"They contain a lot of ingredients, but very little of each, making them essentially ineffective and a waste of money," she says. "The best way to ensure a balanced ration is to choose the correct type of hay for the horse, then complement with a prepared, balanced ration designed for the type of horse being fed. Save your money--buy the best quality forage and feeds and drop the vitamin and mineral supplements."
Some trace minerals, instead of working together, can act against each other if the ratios are incorrect.
"Too much iron in the diet can interfere with zinc absorption," says Sigler, "and can actually induce a zinc deficiency, even though the actual level of zinc in the total diet appears to be adequate. The main point here is to leave ration balancing to the experts who study this every day. Don't attempt to balance your own rations at home by adding a little of this supplement and a little of that."
Hess pointed out that zinc can sometimes be a culprit in copper deficiency and that you should consider the ratio between the two minerals. Because zinc and copper actually compete with each other by using the same mechanisms to travel to the body's cells, too much zinc could cause a copper deficiency.
In some cases, a vitamin and a mineral work in tandem. Vitamin E and selenium together protect body tissues, says Hess. Gill adds that vitamin E and selenium help to prevent free radical damage to cells resulting from normal metabolism. (Free radicals are unstable oxygen molecules that have an unpaired electron that makes them quicker to react with other molecules, stealing electrons from their outer orbits. This damages the other molecules and can damage cell walls.) She says the two can also help the horse recover from muscle problems, such as tying-up, or neurologic disorders, such as EPM.
"Selenium also has a function in controlling thyroid hormone metabolism," says Hess. "Selenium deficiency occurs in about 46 states in the USA. Deficiency can lead to muscle diseases."
But selenium is also a perfect example of the fallacy in thinking that if some is good, more is better.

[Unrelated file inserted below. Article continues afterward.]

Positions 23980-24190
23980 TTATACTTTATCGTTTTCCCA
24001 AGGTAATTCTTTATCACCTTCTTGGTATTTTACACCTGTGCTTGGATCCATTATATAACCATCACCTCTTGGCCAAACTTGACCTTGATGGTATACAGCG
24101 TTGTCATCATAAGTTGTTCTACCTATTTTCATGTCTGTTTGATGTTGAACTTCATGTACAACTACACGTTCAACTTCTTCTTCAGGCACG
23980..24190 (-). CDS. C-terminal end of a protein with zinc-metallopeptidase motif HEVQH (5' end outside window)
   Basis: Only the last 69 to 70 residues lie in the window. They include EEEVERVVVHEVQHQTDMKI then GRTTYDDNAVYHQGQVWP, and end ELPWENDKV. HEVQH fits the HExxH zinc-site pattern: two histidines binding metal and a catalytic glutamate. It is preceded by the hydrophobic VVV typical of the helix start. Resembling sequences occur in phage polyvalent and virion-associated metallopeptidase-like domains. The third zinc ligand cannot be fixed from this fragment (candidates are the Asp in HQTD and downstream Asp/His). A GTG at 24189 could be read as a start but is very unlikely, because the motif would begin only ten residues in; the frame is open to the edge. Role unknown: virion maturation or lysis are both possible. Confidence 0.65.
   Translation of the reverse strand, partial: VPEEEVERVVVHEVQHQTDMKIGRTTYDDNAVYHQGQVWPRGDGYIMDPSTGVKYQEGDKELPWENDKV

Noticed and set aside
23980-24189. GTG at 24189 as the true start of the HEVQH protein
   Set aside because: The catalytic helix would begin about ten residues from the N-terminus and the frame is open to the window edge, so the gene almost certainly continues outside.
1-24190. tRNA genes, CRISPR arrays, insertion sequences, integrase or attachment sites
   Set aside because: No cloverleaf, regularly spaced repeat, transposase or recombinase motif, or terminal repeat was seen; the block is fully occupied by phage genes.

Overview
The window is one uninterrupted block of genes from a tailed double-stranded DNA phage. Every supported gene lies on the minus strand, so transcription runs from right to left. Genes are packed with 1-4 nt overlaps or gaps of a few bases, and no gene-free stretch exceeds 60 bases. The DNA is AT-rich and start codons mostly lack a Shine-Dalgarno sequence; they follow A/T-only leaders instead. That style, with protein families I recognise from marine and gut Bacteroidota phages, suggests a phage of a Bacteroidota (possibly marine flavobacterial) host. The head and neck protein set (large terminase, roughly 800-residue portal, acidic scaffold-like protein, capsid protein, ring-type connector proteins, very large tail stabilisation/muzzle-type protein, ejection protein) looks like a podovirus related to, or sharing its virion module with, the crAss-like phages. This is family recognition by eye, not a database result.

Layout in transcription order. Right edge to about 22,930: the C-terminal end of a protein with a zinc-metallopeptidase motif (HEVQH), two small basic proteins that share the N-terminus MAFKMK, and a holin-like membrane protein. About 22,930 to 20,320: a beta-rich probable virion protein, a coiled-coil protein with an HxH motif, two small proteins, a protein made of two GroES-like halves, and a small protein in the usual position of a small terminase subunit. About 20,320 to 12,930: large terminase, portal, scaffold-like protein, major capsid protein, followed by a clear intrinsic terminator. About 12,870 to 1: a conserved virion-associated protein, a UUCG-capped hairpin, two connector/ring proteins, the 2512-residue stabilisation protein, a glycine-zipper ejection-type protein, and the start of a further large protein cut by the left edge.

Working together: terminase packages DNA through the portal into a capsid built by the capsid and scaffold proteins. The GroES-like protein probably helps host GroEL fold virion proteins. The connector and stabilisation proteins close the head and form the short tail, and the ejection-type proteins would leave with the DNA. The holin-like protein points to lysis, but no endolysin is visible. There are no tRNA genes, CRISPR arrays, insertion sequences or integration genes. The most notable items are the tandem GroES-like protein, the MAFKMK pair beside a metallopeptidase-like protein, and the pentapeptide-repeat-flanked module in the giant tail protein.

Hess tells us selenium can be toxic if ingested at levels beyond what is needed by the horse. Selenium toxicity can develop over time.
Perhaps the most tragic example of acute selenium toxicity occurred in the spring of 2009, when 21 polo ponies died in Florida. The culprit was determined to be an overdose of selenium due to incorrect compounding (see TheHorse.com/14068 for more information on this case).
Amino acids work together in that they are the building blocks of protein. Horses need protein in their diet so that their bodies can use the amino acid chains to build the particular proteins they need.
"Amino acids are required in a certain amount by every living creature in order to build proteins in their body, such as muscle, bone, hair, eyeballs, etc.," says Gill. "Amino acids are linked together in specific orders to make the different types of proteins."
Hess explained that proteins differ not only in the length of amino acid chains, but in the types of amino acids within the protein. The amino acids work together so well that if one is missing, a horse's health can suffer.
"If one amino acid is present in insufficient amounts, it is referred to as a limiting amino acid because it will limit protein synthesis," explains Hess.
Gill likened it to making a cake. "If you put in all the ingredients, but you leave out the sugar, you get a cake, but it's not a very good one," she says.
Researchers are working to determine the ideal ratios of amino acids. Rodiek says that swine and poultry nutritionists are ahead of equine nutritionists in such research. "Ratios of amino acids are not usually considered in formulating horse rations," she says.
One of the amino acids on which equine research has been performed is lysine. It can be lacking in the common equine diet, says Rodiek, and it is needed for growth. "Therefore, it is the first one that can limit the rate of growth," she explains.
Because of this, lysine is particularly important for a broodmare during gestation and during a horse's early years. Chuck Bowlan, DVM, of Bowlan Farms in Tecumseh, Okla., recommends a young horse's diet contain at least 1% lysine. Bowlan Farms raises high-performance animals, primarily Quarter Horse and Paint racehorses and barrel horses.
Bowlan says that alfalfa is high in lysine. That characteristic and alfalfa's high calcium content are two of the reasons he feeds that type of hay. Lysine is also an ingredient in the custom concentrate he feeds.
"When feeding horses, we must provide adequate amounts of protein that allows for sufficient amino acids to circulate in the body," says Hess. "Protein quality is a consequence of amino acid profile and digestibility of the protein source."
Of the 20 amino acids, 10 must come from the diet, explains Gill. Many feeds today are now fortified with lysine, methionine, and threonine because these are considered the first three limiting amino acids.
Hess recommends horse owners not stint in the quality of the protein contained in what they feed. She says soy or alfalfa pro-tein are often a good-quality source in concentrates.
You know your horse needs nutrients, but remember those nutrients can work together and, in some cases, against each other. Have your forage analyzed so you know what nutrients your horse is receiving, then supplement what is missing. If that supplement comes from a concentrate, choose one that has been formulated by experts and that will complement your horse's forage.
About the Author
Tracy Gantz is a freelance writer based in Southern California. She is the Southern California correspondent for The Blood-Horse and a regular contributor to Paint Horse Journal, Paint Racing News, and Appaloosa Journal.